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Waimea Hops

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Waimea hops are a triploid cultivar of the hop plant developed and released in 2012 by the New Zealand Institute for Plant and Food Research. The name “Waimea” refers to the terroir of the Waimea Plains in Nelson, New Zealand, where the hop is grown in rich, fertile soil that is also one of the sunniest spots in the country.

Waimea hops are a dual-use variety with a high alpha acid content (16-19%) that makes them well-suited for bittering big IPAs. Still, they are also prized for their high oil content (particularly myrcene) and aromatic impact, which includes fruity tangerine, grapefruit citrus, and pine needle characteristics.

Waimea hops are typically used for aroma in various beer styles, from early kettle additions to dry-hopping.

Country of Origin:New Zealand
Hop Growers Code:WAI HORT3953

Where To Buy Waimea Hops

Waimea Hops
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Waimea Flavor And Aroma

Waimea is a dual-purpose hop that is often described to have the following aroma characteristics:

pine trees




tropical fruit


Waimea Hop Oil Breakdown

Hop oils can vary from year to year and farm to farm but based on our research, here are the typical values we have seen reported. This information comes from various hop farms, The Hop Aroma Compendium, and For The Love Of Hops.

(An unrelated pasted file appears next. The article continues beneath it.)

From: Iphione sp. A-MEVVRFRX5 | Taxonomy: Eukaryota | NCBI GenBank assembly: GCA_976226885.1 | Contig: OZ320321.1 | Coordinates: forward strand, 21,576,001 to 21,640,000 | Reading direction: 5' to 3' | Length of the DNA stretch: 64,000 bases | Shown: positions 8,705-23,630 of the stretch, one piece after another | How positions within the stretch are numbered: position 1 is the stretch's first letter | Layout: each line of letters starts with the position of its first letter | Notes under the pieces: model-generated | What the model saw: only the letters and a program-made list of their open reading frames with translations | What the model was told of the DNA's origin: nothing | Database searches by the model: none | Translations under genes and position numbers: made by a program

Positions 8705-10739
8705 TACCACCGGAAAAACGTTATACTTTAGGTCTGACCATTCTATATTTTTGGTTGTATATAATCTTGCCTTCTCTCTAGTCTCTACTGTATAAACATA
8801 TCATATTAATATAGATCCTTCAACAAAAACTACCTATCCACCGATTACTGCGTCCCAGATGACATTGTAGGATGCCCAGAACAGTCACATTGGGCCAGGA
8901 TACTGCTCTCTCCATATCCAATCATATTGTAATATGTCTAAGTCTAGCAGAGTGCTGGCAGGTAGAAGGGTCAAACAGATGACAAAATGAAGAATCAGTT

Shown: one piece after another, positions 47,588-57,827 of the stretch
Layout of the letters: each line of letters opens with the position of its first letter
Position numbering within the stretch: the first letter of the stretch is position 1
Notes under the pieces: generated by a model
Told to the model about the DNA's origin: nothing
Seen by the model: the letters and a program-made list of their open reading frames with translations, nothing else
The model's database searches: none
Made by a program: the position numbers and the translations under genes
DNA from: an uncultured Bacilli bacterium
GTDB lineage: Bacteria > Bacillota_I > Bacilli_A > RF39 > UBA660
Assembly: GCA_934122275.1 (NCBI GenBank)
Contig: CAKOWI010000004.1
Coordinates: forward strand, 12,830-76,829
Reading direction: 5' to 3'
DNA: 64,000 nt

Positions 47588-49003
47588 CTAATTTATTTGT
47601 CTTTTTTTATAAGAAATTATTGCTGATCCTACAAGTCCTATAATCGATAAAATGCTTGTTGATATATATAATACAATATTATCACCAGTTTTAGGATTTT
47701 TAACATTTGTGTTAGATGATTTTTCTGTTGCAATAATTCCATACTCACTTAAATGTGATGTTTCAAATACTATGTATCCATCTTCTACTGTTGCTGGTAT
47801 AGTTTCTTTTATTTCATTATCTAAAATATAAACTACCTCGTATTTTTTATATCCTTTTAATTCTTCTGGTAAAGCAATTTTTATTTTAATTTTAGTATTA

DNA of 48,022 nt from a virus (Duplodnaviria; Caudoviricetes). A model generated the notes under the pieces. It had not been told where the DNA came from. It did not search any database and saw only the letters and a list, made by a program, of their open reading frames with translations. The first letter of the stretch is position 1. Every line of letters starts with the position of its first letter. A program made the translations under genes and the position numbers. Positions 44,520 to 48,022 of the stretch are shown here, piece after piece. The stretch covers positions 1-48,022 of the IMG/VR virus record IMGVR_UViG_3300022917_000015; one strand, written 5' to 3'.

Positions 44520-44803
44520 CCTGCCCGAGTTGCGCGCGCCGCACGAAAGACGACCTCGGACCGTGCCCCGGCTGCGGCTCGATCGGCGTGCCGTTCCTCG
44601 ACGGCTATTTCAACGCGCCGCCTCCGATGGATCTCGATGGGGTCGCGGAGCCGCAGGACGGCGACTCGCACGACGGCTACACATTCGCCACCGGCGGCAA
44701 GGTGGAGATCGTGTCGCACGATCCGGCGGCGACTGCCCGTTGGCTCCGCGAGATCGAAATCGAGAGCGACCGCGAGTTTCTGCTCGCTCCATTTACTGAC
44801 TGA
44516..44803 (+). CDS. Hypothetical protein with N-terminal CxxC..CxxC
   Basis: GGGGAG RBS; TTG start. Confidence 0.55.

Alpha Acid % (AA)
Alpha acids are what is isomerized when boiling to create bitterness in beer.
16% – 19%
Beta Acid %
Beta acids are what give hops their more aroma and flavor compounds.
7% – 9%
Alpha-Beta Ratio
This ratio of alpha acids to beta acids determines how quickly bitterness fades during aging. Lower ratios are common for aromatic varieties.
2:1 – 3:1
Co-Humulone as a % of Alpha
Higher numbers are said to impart a harsher bitterness.
22% – 24%
Total Oils (mL/100g)
With more total oils, typically comes a more complex hop profile but these are highly volatile compounds.
green, resinous
woody, piney
Other Oils: Includes beta-ionine, beta-pinene, limonene, linalool, geranoil & selinene20% – 26%
Hop Storage Index (HSI)
The HSI indicates the percent of alpha and beta acids lost after 6 months of storage at room temperature (68°F or 20°C).
Data Not Available
Hop Storage Index (HSI) RatingData Not Available

Waimea Hop Substitutions

Replacing one hop for another is seldom straightforward but sometimes you don’t have the right hop or the right quantity of hops for the beer you want to make. For those situations, we have made a comprehensive list of hops to substitute on brew day.

These substitutions aren’t perfect as hop chemistry is pretty complex.

We wanted to make this list of substitutions with varietals that are easy to find when possible. For Waimea, we recommend substituting with the following hops:

Beer Styles

For the most part, any hop could have a place in just about any beer style. Based on popular beers, historical usage, and our own preferences, we would recommend using Waimea for IPA, New England IPA, Pale Ale, Wheat Beer, Golden Ale. That being said, experiment and see what works best for you.


Hieronymus, Stan. For The Love of Hops. Brewers Publications, 2012
The Hop Aroma Compendium. 2012